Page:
Recovery in a Diet-Obsessed World.


I really hate using that word on myself, because I was never formally diagnosed with an eating disorder and I do not believe that I fully had one. I had a very long (four year) stretch of an extremely damaged relationship with food, and periods of severe restriction. I absolutely had disordered eating patterns, and lost a bit too much weight, but I did not take it to the extreme that would constitute an eating disorder. (Note: I do not believe you have to be underweight to have an eating disorder. This disease affects both men and women of all shapes and sizes.)

But I digress. Though I’ve had a relatively healthy relationship with food for quite some time, I feel like the past two weeks of my life can be best described by the word recovery. I’m finally listening to my cravings and eating enough to fuel my body and (hopefully) restore my hormones. Unfortunately, I started doing this just as my mom began using MyFitnessPal.


Oh, MyFitnessPal, where do I even begin? I religiously tracked every gram of food, every stick of gum, and every five-calorie chemical shitstorm of sugar-free jello in you for far too long. Then, I wrote down every ounce I consumed so that I could use you add up my intake at night, refusing to eat anything I couldn’t track.

And then, I finally bid you good riddance. I started to enjoy drinks with unknown calories, and dove headfirst into hearty homemade bowls of soup that could have had 100 or 1000 calories for all I cared. I put a handful of nuts into salads, and didn’t freak out about the exact amount of oil used to barbecue my chicken.


So although I no longer use that app, I won’t deny that it’s not still a little enticing. And I certainly will not deny how hard it is to hear my mom talk endlessly about how she only ate 800 calories that day or that her breakfast had 36.3 grams of sugar or that she ate 53% carbohydrates when she should have had 50%. And let’s not forget the most recent plan, a juice cleanse and parsley tea when she’s hungry to “detoxify”.

There’s no point in sugar-coating it. We go through the heart-wrenching process of recovery, fighting with every ounce of our strength to heal our bodies and our relationships with food. And we do it in a world where everyone else is doing the exact opposite.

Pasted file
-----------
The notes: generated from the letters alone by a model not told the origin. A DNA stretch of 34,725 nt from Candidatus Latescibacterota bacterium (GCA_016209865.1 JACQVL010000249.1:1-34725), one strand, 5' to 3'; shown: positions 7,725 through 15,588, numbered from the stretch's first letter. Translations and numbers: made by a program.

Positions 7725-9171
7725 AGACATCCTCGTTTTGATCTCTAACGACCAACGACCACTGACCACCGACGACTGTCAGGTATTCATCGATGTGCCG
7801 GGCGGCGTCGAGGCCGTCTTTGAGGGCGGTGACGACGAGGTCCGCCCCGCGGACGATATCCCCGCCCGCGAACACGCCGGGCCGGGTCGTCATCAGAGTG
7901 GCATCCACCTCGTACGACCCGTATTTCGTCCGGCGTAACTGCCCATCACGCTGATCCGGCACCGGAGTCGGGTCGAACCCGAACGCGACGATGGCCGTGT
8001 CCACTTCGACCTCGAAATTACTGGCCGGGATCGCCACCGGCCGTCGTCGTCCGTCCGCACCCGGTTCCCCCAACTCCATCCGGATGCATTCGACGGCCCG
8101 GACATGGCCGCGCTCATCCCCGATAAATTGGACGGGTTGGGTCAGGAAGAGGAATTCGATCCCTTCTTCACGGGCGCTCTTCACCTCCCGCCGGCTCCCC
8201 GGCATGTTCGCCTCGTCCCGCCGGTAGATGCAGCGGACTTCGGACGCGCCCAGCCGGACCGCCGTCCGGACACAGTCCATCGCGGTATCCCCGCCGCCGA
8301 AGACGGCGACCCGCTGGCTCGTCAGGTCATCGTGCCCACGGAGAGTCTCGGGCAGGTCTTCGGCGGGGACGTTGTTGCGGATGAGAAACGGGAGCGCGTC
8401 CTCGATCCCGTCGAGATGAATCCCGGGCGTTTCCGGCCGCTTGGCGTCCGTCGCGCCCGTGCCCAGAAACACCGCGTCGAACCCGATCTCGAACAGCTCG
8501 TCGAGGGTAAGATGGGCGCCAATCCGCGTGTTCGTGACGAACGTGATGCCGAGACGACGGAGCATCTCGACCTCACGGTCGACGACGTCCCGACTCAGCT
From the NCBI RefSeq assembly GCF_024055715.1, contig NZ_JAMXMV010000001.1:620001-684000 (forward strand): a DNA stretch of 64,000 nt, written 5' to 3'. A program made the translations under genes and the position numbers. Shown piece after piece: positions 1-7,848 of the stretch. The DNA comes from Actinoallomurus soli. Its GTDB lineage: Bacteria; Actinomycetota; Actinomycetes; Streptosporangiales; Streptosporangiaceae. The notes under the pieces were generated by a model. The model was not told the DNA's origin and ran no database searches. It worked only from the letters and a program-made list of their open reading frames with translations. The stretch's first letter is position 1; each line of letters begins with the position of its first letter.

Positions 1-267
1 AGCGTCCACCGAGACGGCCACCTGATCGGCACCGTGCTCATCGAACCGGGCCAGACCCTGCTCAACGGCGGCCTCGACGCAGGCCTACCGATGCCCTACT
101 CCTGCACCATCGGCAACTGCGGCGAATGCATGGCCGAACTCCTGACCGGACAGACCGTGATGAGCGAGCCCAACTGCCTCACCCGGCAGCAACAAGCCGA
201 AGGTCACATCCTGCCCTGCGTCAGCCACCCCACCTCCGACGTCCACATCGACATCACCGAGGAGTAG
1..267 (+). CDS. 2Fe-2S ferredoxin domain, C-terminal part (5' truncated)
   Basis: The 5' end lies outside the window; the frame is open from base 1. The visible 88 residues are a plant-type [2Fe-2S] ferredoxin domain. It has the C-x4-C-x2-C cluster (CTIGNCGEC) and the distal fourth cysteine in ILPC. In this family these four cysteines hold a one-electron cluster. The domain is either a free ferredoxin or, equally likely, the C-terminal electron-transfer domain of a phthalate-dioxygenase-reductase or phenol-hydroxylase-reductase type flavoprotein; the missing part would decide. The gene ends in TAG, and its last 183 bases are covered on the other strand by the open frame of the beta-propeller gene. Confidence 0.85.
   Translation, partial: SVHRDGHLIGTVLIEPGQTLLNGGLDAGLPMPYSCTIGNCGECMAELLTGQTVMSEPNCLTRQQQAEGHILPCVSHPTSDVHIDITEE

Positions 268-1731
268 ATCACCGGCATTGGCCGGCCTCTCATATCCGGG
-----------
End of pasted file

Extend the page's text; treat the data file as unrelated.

I’ve been getting most of my extra calories in after dinner. I don’t know why, but it’s what’s been working for me. I don’t feel overly full at any point throughout the day and I go to sleep happy and satisfied. How could I not after something like this little slice of heaven created by Amanda? But last night, I was informed that our digestive systems need to “rest” while we sleep, and that I should stop eating after dinner.

Chocolate-Mug-CakeThis completes my life. 

Um, excuse me? For four years I had a list longer than the Constitution of foods that I would not eat, a rock-solid will power barring any food from crossing my lips after 7pm, regardless of how hungry I was or not, and now I’m supposed to go back to that?

Not a freaking chance.

I think that there is a point in everyone’s lives, whether it is recovery from an eating disorder, alcoholism, or a mental issue, that we have to leave our own little bubbles and learn to survive in the real world. In my life, there are going to be people dieting. I am going to have friends skinnier than me decide that they are “fat”, and individuals that believe the very things I based my recovery upon to be inherently wrong (like eating late).

And when that happens, I (and we) will have two choices. We can either let this diet/weight-loss obsessed world revert us back to restriction and obsession, or we can ignore it. We can remember that we know our bodies best, stay strong, and give a nice big F-U to anyone in our way.

out-of-my-wayPlease excuse the French.

Who’s with me? 


14 thoughts on “Recovery in a Diet-Obsessed World.

  1. Super interesting. What, to you, would constitute an eating disorder?

    I lost my college weight a few years ago, and there was almost a sick obsession with counting, and like you, I really avoided eating anything I didn’t know the ingredients/calories/makeup of. Now I’ve eased up, especially since I’m running marathons. I eat really well to nourish my body, but I don’t mess with the app anymore.